Hear, hear. I still have these moments where I remember something I did 18 years ago and think, “I’m a terrible person!!!” I then think about how different I am from the me who lived then, and feel more confident that what I learned then shaped me now.

      The M family is indeed wonderful. We visited them a couple of weeks ago. I was actually at their house when I read the Miranda article I mention in the post I started writing today. When we got there, I took a picture of Littler playing in their yellow room and got a little misty eyed:

      “Seven years ago, pregnant with this little one’s older brother, I slept in this room for the first time and felt totally at home … with people I’d just met for the very first time. I love this room, but it’s not really about the room.”

      There are trustworthy, loving, lovable people out there. In here. I love to imagine us all sitting together someday, sitting around and saying nothing and everything all at once. ♥

  2. July 1, 2016 at 4:11 am

    You’ve tapped into a topic that I’ve always found fascinating. That is, where do I belong? Clearly you’ve found your family and being self-aware, you know it. But so many people seem to limit their definition of family to biological, and that, it seems to me, is where the troubles start. I’m happy and encouraged to know that despite your mother’s situation, you’ve found a place to belong. Good job, Deborah.

    • July 1, 2016 at 5:08 am

      I totally agree about the trouble in that narrow definition of family! I see so many people accept cruelties subtle and sweeping alike because they’re worked by blood. So much is lost that way.

      I wonder if my take was inevitable given my childhood distance from blood family. Outside my home, “family” began with my godmother (who was somehow surprised when I asked her to walk me down the aisle on my wedding day). Later, it expanded to include our next door neighbor as well as my sister’s boyfriend and his mom … and that was just the beginning. Happily. ♡

  3. July 1, 2016 at 4:18 am

    What a wonderful post. Besides the bright and clear message it says so much between the lines. We all unconsciously judge people, it’s a great attribute of the mind that we can override that judgement and find compassion. I hope the M family is still part of your family 🙂

    Out of curiosity, when was this written? From the little I know my guess is about 3 years ago.

    • July 1, 2016 at 5:14 am

      Thank you!

      Despite this recent example, I remember thinking a couple years back how I couldn’t possibly be making snap judgments about people before they’ve even spoken. Paying attention, I started noticing hints to the contrary, and have made peace with the fact of that … as well as the good that comes from awareness of that.

      The M family is still part of my family. We just spent a weekend with them a couple weeks back and it filled my heart, remembering seven years of shared history and anticipating many more.

      You’re pretty darn close on the date! This post is 3.5 years old. 🙂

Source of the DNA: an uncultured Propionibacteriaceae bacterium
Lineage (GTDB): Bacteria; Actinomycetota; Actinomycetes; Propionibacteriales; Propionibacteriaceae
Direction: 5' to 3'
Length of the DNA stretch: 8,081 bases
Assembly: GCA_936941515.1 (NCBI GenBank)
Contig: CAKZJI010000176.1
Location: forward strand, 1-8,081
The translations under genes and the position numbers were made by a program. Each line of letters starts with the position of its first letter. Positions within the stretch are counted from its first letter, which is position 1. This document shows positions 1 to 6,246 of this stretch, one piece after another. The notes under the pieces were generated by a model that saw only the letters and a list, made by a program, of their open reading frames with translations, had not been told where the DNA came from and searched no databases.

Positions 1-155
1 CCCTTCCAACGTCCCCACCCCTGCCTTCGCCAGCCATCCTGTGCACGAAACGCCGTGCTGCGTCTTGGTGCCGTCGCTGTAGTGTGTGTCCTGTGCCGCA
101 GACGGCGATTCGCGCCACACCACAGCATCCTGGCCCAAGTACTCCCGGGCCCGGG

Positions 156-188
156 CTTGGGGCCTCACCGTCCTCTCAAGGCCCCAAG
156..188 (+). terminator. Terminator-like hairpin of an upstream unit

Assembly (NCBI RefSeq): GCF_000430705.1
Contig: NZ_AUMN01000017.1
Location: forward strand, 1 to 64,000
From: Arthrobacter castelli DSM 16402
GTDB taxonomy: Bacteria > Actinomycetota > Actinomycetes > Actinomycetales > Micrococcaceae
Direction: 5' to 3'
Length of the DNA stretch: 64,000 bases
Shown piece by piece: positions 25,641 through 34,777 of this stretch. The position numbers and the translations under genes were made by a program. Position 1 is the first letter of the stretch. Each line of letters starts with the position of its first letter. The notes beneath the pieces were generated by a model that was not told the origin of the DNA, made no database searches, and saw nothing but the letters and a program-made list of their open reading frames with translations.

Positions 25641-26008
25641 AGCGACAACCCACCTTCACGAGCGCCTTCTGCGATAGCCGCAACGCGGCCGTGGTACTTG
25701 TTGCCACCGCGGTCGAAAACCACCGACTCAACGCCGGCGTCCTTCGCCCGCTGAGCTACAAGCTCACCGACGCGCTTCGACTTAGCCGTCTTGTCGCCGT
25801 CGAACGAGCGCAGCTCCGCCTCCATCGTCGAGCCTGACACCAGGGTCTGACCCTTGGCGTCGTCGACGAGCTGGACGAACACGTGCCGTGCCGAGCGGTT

• July 1, 2016 at 5:27 am

        We are only human, but the more self aware we are the better.

        A few days ago you brought up Li’l D’s first blog post and said something about being a first grader, which in my mind equals six, so since this post was written three years after two months before he was born, well, that is about three years ago (yes, I’m a math nerd 😉 )

  4. July 1, 2016 at 5:09 am

    This is a beautiful post. I think becoming mothers goes a long way to accepting others. I can’t think of a more humbling experience than that.

  5. July 1, 2016 at 5:47 am

    I’m so glad you posted this when you did. I have been having a time lately with my family, and needed that oh so obvious push to remind me that family doesn’t need to be wrapped in genetics and science but can also be a cup of loving kindness from friends.
    When I was younger I hated my mother. As I’ve grown over the last year I can look back and feel sad for her. Her mental illness was obvious yet so many professionals missed it. I missed it. I have moments where I see her vividly with love, and then the next is of days filled with physical and emotional pain. She was lost. My Love holds nothing against her, but when others saw it, it left a mark on my soul. I needed to be reminded of empathy too it seems.
    Thud friend.💜

    • July 1, 2016 at 5:52 am

      My comments have not been showing up-hence the two I made lol. WordPress is making me work this morning😊😍

      • July 1, 2016 at 6:00 am

        I should be flying out the door already, but I wanted to reply to this comment first! I moderate all comments here, so it can sometimes take up to a half a day for comments to show up. 🙂 I love both your comments on this post, so thank you. Happy Friday. ♥

  6. July 1, 2016 at 5:50 am

    I tried to leave a comment here last night, but my mind was a wandering in unforgiving directions. This post hit me in the feels sweet lady.
    Family does not need to be scientifically matched-for those that hold my heart so gently are more family than I ever could have hoped for.
    Thank you for this reminder. Thud my friend. Thud.